I love getting my hair done! When I was on my feet, I had a standing appointment to go to the beauty salon every two weeks to get all prettied up. That was my “me time”, taking out-time and pampering myself. Like most women and even men, when your hair-stylist finished giving you that magic touch, you’re ready to hit the town!
Having a disability can sometimes make something as simple as getting your hair done become a challenging task.
Physical barriers such as getting into a beauty shop or finding ways to sit at the shampoo-bowel in-order to get your hair wash can be overwhelming. Facing physical barriers when attempting to go to the beauty shop is a pain, attitudinal barriers are even worse. The stares and under-breath negative comments from some customers and even beauticians can be disheartening to a person with a disability when trying to get their hair done.
When hearing of stories like Sarah Beiser Eaton’s who owns Kids Kutz in Cincinnati, OH and her empathy and compassion about cutting Patrick Boyne’s hair, is when I started to look at the beauty arena in a positive new light. Sarah cuts Patrick’s hair no matter how long it takes, she’s patient and gets the job done while still managing to treat him with upmost respect and dignity. Patrick has autism and according to mother Beth, the whole hair cutting experience was to overly stimulating for her son until they came across Sarah.
Sarah understands the whole person-first concept. This concept is simple in that a person may have a disability, but he or she is still a person first. Disability should always come second. I think the whole people-first concept should apply to anyone whether you have a disability or not. Think about it, it shouldn’t matter if you’re from another race, overweight or practice another religion. All that should really matter is you’re a person.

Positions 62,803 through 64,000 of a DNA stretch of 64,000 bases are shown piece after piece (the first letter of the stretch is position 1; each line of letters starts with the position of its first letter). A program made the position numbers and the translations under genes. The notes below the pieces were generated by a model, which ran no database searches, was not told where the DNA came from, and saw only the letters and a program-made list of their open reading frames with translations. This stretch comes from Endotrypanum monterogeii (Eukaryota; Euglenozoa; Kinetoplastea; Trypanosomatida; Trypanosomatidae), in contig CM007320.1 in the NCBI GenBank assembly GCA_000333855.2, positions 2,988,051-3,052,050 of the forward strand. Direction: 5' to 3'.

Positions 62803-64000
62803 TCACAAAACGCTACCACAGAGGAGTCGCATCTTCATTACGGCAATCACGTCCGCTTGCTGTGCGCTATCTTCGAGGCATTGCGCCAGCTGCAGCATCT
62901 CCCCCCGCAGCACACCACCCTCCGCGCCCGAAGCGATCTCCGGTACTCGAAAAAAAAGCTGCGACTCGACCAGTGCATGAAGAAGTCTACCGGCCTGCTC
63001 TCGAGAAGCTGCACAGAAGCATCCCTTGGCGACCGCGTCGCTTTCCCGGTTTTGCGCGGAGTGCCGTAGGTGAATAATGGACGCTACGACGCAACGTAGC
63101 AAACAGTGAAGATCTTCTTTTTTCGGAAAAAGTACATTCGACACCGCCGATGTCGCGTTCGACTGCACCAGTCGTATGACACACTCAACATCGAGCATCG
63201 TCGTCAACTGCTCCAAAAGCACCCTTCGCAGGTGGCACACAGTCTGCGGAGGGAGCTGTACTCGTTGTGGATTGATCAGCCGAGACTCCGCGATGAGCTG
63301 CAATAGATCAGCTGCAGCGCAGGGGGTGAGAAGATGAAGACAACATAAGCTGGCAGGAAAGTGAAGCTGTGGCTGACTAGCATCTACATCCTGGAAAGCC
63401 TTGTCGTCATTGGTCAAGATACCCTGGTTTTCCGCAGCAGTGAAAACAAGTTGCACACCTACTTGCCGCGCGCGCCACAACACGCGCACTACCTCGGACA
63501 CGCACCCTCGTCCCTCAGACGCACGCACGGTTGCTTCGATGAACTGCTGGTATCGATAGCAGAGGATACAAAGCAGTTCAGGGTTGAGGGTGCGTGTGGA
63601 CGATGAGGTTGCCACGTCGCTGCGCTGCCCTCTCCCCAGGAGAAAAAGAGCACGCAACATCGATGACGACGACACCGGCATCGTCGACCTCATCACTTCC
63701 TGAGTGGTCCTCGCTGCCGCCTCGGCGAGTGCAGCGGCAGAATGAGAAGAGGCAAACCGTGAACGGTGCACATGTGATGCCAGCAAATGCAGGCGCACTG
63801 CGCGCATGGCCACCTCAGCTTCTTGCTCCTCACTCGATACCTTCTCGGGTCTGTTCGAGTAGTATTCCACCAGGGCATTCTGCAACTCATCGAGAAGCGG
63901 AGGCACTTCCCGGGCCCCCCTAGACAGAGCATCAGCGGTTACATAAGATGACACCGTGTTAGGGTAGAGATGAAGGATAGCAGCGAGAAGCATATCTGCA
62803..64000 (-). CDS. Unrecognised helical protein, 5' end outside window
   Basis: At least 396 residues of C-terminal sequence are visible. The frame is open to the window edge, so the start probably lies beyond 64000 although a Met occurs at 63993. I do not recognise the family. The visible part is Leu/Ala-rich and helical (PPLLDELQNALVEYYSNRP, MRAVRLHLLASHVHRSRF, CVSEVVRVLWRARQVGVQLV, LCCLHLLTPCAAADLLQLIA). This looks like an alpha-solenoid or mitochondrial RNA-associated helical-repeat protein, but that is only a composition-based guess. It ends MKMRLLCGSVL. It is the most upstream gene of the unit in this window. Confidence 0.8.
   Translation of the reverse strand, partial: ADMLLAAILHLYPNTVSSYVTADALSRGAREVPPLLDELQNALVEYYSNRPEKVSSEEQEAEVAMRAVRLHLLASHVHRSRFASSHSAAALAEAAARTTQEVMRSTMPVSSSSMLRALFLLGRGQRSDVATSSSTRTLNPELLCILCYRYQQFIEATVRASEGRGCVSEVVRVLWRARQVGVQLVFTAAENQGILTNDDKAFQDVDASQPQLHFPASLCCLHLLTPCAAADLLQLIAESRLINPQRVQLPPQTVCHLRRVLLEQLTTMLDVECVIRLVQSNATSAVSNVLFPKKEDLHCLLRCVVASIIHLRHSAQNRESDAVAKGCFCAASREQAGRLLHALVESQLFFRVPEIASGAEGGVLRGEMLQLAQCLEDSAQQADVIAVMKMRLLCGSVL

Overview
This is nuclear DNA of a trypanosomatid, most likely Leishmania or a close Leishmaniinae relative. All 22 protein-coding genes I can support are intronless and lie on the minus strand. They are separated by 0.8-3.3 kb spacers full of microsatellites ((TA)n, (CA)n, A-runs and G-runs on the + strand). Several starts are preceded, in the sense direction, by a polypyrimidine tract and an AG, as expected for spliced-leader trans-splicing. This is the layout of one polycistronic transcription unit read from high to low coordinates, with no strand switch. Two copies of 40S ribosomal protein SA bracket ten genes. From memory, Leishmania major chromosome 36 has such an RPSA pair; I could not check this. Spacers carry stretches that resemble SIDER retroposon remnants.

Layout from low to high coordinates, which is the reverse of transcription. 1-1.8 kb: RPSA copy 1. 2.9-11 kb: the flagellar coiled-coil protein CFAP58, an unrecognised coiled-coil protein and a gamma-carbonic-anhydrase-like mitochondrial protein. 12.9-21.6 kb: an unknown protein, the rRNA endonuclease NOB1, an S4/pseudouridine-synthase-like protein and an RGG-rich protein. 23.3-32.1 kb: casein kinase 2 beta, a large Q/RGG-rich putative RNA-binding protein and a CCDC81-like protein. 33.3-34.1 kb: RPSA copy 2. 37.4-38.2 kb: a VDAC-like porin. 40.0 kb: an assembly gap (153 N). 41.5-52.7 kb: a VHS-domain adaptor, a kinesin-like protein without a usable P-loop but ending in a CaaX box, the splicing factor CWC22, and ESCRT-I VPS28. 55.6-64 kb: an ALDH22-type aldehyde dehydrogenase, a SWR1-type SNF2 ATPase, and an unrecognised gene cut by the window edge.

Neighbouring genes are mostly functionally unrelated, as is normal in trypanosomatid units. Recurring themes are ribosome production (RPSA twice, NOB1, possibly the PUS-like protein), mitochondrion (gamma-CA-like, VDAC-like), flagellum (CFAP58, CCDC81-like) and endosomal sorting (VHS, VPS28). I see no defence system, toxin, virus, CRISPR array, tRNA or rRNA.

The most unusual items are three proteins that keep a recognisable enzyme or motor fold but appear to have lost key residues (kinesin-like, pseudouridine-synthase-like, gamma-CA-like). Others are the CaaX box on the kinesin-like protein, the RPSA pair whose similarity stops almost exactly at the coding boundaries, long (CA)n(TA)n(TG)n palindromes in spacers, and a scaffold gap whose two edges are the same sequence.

Patrick now gets his hair cut on a regular basis and although Sarah wasn’t looking for any fame, she’s now known for providing excellent customer service as well as positive disability inclusion. It’s truly a win, win situation for all.
Check out the full story here: https://www.wcpo.com/longform/cutting-with-kindness
Now, as for me, luckily my niece Markesia grew up to learn and like styling hair just around the time I lost my ability to walk. She does my hair and keeps me looking fly! I don’t even have to leave my house because she comes to me. Perhaps, one day Markesia will own her own beauty shop and also be known for providing excellent customer service to people with disabilities like Sarah. The beauty world sure could use more people like her.